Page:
Friday, September 28, 2007

Sweet Tart Overdose and a Crayfish Too

The truck was packed. Blearily my eyes tried to focus as my father woke us up and told us to get in the truck, it was almost time to "hit the road." We were Sebago bound. Sebago Lake, Maine.

Every year my family would pack up the car and go to Sebago. We would head out on the five hour journey around 3 a.m. "We've got to get there early so we can pick the best campsite!", my Dad would declare. Each year I was allowed to invite one friend to spend ten days camping with us. This particular year I chose my friend Julie. I couldn't wait! It was freedom! Showers that operated by coin! Canadians in speedos! S'mores by the campfire and endless hours of roaming by the lake. Pre-teen heaven, well, minus the Canadian flag speedos.

Propped up on pillows, ensconced in our sleeping bags and surrounded by books and other on-the-road activities we giggled ourselves silly despite the early hour. Immediately we dug into the JUMBO bag of Sweet Tarts my mother had stowed in the back. First we ate them with wild abandon. We cackled through our shared sugar high, too hyped up to read. Then we got choosy deeming only the yellow, green and orange Sweet Tarts worthy of our ingestion. Pink and Purple were lame. Yet abundant. Sweet Tarts were scattered all over the back seat. At one point a Sweet Tart food fight broke out. By the time we reached the campground were sick to death of ALL Sweet Tarts as we gazed out at the Maine forests in a Sweet Tart haze. Blech. "DO NOT MENTION SWEET TARTS! EVER!" we declared. The mere sight of a wrapper made us queasy and it was only 8 a.m.

We waited five hours for our campsite number to be called. Five hours of sour stomachs, overtired tween-age girls complaining about the damp air, and desperately wanting a swim. I don't know how my parents stood it. The sky began to take on an ominous look to it. By the time we set up camp it had begun to rain. And rain. Then it rained some more. My Dad dug ditches around the tents and the covered picnic table. There would be no swimming on this trip. Only dampness and wet. A campfire was a no-go. No campfire=No s'mores. I got a little cranky. We spent a majority of our time at the covered table by lantern light drawing silly portraits with equally silly names while listening to Berlin on the radio over and over again until my mother snapped. It was the summer of 'Top Gun' after all.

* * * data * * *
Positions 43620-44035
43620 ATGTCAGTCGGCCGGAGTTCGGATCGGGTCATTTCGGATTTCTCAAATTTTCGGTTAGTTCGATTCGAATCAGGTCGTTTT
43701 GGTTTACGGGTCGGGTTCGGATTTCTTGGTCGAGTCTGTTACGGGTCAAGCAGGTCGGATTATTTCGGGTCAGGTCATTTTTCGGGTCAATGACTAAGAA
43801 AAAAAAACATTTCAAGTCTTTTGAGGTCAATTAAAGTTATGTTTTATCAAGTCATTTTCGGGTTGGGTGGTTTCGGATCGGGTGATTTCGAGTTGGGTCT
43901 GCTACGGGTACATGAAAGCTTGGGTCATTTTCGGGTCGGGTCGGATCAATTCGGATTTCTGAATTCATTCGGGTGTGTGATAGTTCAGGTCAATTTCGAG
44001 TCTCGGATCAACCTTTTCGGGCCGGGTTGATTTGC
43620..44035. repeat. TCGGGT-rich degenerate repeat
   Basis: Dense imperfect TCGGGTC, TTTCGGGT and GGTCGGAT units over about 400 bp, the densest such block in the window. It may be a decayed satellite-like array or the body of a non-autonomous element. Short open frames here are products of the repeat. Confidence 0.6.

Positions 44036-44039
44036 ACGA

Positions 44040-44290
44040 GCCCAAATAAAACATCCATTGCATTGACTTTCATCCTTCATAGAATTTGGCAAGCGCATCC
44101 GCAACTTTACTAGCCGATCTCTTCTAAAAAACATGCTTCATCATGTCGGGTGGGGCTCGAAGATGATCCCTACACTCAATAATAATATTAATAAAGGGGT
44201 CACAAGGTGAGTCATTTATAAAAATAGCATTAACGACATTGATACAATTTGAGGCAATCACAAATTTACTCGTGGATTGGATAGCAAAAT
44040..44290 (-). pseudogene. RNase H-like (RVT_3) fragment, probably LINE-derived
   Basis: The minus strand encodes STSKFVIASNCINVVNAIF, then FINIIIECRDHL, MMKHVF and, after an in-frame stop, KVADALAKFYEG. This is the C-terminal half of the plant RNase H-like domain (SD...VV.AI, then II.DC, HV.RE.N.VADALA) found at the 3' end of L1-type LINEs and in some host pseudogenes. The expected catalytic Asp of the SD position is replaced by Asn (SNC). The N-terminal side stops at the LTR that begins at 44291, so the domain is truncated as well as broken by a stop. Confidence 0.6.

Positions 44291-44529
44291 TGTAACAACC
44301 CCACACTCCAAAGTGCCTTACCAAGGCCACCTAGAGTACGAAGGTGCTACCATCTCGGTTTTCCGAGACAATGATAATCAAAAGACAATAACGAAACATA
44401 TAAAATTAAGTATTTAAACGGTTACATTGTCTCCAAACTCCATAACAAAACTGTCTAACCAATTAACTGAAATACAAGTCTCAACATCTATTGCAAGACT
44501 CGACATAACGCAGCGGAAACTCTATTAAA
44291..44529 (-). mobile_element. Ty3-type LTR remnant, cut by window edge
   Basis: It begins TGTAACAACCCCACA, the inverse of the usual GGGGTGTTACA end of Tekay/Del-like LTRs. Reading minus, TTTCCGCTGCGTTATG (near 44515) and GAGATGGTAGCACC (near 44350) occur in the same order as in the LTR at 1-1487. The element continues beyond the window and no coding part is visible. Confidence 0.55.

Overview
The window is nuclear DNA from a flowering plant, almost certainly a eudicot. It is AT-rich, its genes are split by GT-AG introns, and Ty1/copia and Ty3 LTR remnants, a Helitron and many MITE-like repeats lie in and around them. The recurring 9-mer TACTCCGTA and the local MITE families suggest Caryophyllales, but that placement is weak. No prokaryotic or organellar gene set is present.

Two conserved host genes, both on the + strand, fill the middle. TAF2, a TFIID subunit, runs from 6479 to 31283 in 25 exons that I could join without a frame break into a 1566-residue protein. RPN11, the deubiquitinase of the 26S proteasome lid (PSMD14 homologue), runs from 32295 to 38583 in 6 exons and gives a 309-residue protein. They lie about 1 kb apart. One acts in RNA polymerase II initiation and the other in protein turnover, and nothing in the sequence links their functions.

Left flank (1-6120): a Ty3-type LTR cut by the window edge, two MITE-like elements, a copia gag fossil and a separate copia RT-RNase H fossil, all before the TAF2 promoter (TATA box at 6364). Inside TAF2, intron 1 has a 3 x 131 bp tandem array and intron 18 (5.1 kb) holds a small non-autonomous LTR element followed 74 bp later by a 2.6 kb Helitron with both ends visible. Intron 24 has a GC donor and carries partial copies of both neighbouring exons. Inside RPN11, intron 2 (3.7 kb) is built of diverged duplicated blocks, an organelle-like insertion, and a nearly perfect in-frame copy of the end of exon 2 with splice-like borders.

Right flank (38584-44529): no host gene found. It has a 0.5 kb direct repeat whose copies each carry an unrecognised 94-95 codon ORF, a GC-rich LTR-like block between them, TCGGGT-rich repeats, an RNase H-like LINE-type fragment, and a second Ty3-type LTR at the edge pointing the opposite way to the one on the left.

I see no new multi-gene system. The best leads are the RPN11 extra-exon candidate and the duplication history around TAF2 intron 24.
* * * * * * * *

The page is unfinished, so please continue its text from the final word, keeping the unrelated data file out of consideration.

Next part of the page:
The rain continued. Julie and I had to take down our tiny tent and move in with my parents. Our Tiger Beat pictures of Michael J. Fox had would no longer stay on the tent walls. It was tragic! The rain kept coming. The campground was like a giant sponge and the lake rose higher. Would our tent convert into an ark? One night as the ditch by the covered table overflowed I noticed something swimming by my feet. What's this? A Crayfish had made its way from the lake to our camp site. It was taking up residence with us now. I told him, "It's not any better in here!" The rain poured on. We didn't even need to use the coin operated showers. We could just step outside if we wanted to. We all felt a little bit stir crazy.

On the ninth day of rain, our last day of camping/living under water, the rain lightened. By day ten as we packed up the site the sun came out in all its glorious yellow brightness. Not a cloud in the sky. We begged my parents to let us stay another few days. Can't we just take a swim? We'll put the crayfish back now and find him a good home! No dice. The truck was packed revealing an avalanche of hidden Sweet Tarts and Sweet Tart wrappers. I looked at Julie and she looked as green as I felt. "DON'T MENTION SWEET TARTS! EVER!" we declared and climbed into the truck for the five hour ride home. This time we would be eating Reese's Cups!

Looking back now there really wasn't much we could do about the rain. My parents were smart enough to bring along tons of "fun" food, books, and drawing paper to keep two girls occupied. The radio/tv combo helped a lot too I might add. This trip didn't taint me from camping either. I will continue the camping tradition with my kids and will remember to pack the plastic, a shovel for digging ditches, and be prepared for any errant crayfish (perhaps with a pot?) that might cross our paths. As well as a bag of candy. Just not Sweet Tarts.


*Author's Note- In the Summer of 2000, I finally decided to take the plunge and eat a Sweet Tart. I ate every color but purple and pink. I still can't. The idea still makes me sick.

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2 comments:

  1. I love sweet tarts -- I could easily overdose!

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  2. What a lovely nostalgic remembrance! I really enjoyed reading this post and felt like I was there with you.

    I do however, as a Canadian take great exception to painting all Canadians as wearing Speedos! Considering where you were camping my best guess those Canadians were Quebecers and well Quebecers are well known for poor taste in swim wear. :)

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